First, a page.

Lending A Helping Hand

PAPAS: Lending a helping hand

By Rev. Paul N. Papas II

Thu Dec 04, 2008, 04:37 PM EST


This is the time of year when many people generally feel good about giving. We haven’t quite arrived at Christmas in July, even though many stores would like to see it happen. Giving is a tradition that can be traced way back in time.

When you combine the myth that we must keep up with the Jones’ with the failing economy, a recipe for disaster is born.

When you add to that mix people who have suffered personal, job other losses, or trauma this past year, you are in a potentially toxic environment.

The crippling hurt caused by the absence of a loved one or economic stability can cloud holiday gatherings and even dim the desire to celebrate.

Poet Ann Weems wrote: “Some of us walk into Advent tethered to our unresolved yesterdays, the pain still stabbing, the hurt still throbbing. It’s not that we don’t know better; it’s just that we can’t stand up anymore by ourselves. On the way to Bethlehem will you give us a hand?”

You have probably heard that we are to rejoice with those who rejoice and weep with those who weep. This seems especially needed during this time of year.

To say “get over it” shows a lack of understanding and can easily make matters worse.

The person you thought you would help with that statement already feels bad enough and now is made to feel more isolated and depressed. That “get over it” statement is really better directed at the one who made the unfeeling statement to avoid the issues.

Feeling down from time to time is a normal part of life. But when sadness takes hold and won’t go away, it may be depression.

More than just the temporary “blues,” the lows of depression make it tough to function and enjoy life like you once did. A person with severe depression has little or no interest in work or hobbies, and may even have trouble getting out of bed.

With treatment and help, you can feel better. Learning how to understand depression – including its signs, symptoms, and causes – is the first step to overcoming the problem.

What is depression?

It’s impossible to escape life’s ups and downs. Feeling unhappy or sad in response to disappointment, loss, frustration or a medical condition is normal.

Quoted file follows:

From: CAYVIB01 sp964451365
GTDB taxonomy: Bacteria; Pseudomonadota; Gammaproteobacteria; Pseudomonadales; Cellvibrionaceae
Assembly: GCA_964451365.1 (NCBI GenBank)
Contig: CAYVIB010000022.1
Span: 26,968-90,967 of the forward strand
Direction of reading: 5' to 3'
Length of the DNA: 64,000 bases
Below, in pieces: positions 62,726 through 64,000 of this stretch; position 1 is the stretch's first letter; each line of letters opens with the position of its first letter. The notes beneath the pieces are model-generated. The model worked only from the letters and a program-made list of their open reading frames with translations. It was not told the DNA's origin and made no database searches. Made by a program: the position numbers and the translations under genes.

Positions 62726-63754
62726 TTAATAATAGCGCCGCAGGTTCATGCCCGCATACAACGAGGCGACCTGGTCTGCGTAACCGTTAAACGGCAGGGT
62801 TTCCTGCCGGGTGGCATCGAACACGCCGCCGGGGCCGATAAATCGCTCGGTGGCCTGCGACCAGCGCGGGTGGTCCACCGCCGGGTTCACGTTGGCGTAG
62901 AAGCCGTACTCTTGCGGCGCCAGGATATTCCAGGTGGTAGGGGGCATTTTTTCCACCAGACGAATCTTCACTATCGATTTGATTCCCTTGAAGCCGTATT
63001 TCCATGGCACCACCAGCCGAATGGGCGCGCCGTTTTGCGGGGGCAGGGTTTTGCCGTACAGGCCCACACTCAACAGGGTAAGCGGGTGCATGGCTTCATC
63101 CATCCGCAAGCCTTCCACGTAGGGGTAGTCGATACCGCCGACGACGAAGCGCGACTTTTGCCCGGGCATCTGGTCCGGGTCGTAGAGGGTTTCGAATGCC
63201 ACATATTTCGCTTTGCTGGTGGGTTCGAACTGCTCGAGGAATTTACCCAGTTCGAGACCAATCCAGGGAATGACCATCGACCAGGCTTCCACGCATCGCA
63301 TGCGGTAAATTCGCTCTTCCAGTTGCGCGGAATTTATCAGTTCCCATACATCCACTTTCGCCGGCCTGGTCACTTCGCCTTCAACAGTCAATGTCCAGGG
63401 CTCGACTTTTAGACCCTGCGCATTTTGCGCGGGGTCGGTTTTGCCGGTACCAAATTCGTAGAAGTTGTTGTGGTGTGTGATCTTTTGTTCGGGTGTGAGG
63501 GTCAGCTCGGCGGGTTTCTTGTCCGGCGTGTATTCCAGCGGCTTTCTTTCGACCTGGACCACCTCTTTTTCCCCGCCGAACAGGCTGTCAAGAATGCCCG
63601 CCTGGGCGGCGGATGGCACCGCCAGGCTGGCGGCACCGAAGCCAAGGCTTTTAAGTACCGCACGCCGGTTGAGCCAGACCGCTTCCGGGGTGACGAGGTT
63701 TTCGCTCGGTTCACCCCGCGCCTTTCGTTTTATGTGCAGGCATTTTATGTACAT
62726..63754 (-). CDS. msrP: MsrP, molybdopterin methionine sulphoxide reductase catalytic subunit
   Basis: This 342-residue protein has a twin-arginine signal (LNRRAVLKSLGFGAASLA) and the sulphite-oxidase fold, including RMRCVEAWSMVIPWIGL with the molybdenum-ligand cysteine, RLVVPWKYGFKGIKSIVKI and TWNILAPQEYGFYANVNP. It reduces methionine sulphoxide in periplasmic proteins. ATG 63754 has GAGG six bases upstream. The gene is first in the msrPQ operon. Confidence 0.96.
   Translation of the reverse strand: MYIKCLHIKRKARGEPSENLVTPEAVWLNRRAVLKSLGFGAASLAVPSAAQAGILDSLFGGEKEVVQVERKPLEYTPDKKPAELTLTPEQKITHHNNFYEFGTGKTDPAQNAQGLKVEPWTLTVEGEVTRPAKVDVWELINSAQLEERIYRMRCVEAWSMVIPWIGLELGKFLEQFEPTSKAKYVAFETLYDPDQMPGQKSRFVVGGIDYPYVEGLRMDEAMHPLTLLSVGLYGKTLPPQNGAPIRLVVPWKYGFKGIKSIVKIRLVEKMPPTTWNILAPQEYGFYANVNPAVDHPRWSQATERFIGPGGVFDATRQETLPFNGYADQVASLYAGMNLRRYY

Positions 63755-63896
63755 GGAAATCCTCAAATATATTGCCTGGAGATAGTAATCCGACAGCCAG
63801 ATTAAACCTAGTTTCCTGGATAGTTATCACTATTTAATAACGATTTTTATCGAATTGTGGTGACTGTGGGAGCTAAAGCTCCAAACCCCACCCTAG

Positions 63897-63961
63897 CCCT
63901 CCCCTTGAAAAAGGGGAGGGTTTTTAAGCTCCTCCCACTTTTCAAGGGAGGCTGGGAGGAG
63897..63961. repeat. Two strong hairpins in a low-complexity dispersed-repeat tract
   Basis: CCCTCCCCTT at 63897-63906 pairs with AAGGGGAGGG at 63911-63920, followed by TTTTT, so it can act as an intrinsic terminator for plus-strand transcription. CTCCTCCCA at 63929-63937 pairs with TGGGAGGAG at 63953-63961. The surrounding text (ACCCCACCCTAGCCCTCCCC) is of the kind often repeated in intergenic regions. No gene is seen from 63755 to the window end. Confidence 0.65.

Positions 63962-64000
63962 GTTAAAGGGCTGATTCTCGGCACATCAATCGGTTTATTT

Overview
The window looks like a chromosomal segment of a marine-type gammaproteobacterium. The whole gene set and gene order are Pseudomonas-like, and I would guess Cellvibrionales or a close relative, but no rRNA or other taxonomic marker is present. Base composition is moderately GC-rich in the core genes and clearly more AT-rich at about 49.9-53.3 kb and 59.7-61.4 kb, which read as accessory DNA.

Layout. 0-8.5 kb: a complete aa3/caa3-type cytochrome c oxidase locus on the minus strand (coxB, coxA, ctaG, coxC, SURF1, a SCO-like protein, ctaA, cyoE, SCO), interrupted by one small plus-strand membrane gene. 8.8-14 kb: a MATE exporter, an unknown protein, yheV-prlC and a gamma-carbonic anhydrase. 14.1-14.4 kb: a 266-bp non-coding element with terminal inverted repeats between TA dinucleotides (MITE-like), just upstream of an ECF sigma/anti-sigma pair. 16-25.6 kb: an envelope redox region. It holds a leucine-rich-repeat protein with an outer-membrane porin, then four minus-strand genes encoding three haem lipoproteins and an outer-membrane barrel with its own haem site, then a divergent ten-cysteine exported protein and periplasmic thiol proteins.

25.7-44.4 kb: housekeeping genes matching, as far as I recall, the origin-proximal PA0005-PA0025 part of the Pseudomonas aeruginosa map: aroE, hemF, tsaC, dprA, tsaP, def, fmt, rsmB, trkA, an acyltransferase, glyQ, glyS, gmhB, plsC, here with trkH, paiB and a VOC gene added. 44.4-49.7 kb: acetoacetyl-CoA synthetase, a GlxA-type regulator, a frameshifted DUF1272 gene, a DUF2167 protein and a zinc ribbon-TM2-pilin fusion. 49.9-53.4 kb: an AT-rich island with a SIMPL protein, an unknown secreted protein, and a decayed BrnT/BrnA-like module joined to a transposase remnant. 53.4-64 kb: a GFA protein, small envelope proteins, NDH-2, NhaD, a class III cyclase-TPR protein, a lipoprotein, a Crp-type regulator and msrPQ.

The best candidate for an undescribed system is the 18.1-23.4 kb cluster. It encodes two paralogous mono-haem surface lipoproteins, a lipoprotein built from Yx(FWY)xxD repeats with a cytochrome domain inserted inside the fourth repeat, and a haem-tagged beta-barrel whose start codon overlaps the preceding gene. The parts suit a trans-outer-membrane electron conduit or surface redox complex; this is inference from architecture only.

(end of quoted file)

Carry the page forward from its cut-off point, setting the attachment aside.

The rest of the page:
Many people use the word “depression” to explain these kinds of feelings, but that is really situational depression, which is a normal reaction to events around us.

Clinical depression, though, overwhelms and engulfs your day-to-day life, interfering with your ability to work, study, eat, sleep, and have fun. It is unrelenting, with little if any relief.

There’s a vast difference between “feeling depressed” and suffering from clinical depression.
The despondency of clinical depression is unrelenting and overwhelming. Some people describe it as “living in a black hole” or having a feeling of impending doom.

They can’t escape their unhappiness and despair.

However, some people with depression don’t feel sad at all. Instead, they feel lifeless and empty.

In this apathetic state, they are unable to experience pleasure. Even when participating in activities they used to enjoy, they feel as if they’re just going through the motions.

The signs and symptoms vary from person to person, and they may wax and wane in severity over time.
Depression is a major risk factor for suicide. The deep despair and hopelessness that go along with depression can make suicide feel like the only way to make the pain go away.

Suicidal individuals often give warning signs or signals of their intentions.

The best way to prevent suicide is to know and watch for these warning signs and to get involved if you spot them.

If you believe that a friend or family member is suicidal, you can play a role in suicide prevention by pointing out the alternatives, showing that you care, and getting a professional involved.

Be a part of the solution. Observe and ask questions; don’t interrogate. Show compassion, come along side and learn from the one who is feeling bad.

This is not a time to be judgmental.

If you feel you are unable to lend a helping hand or if you feel your friend, relative or stranger is in danger of hurting themselves pick up the phone and call 911. If you feel like you are going to hurt yourself call 1-800-273-TALK now!

There are many causes of depression, unless you are a professional, don’t try to treat it.

Depression is treatable. Help is available.

There are many resources available for those who suffer from depression or other medical issues of mental illnesses, their families and friends. You can go on line to http://www.namigreaterframingham.org or call our helpline at 508-875-1544

Enjoy the holidays. Perhaps you can help someone enjoy the holidays; what a gift that would be!

The Rev Paul N. Papas II is a Pastoral Counselor with Narrow Path Ministries (located in MA and AZ) and current President of NAMI (National Alliance on Mental Illness) Greater Framingham. NAMI Greater Framingham has support groups for family and friends in Framingham and Uxbridge, support groups for consumers in Marlboro and Framingham , and various Education Meetings on the first Thursday evenings of the months from September through May http://www.narrowpathministries.org and http://www.namigreaterframingham.org


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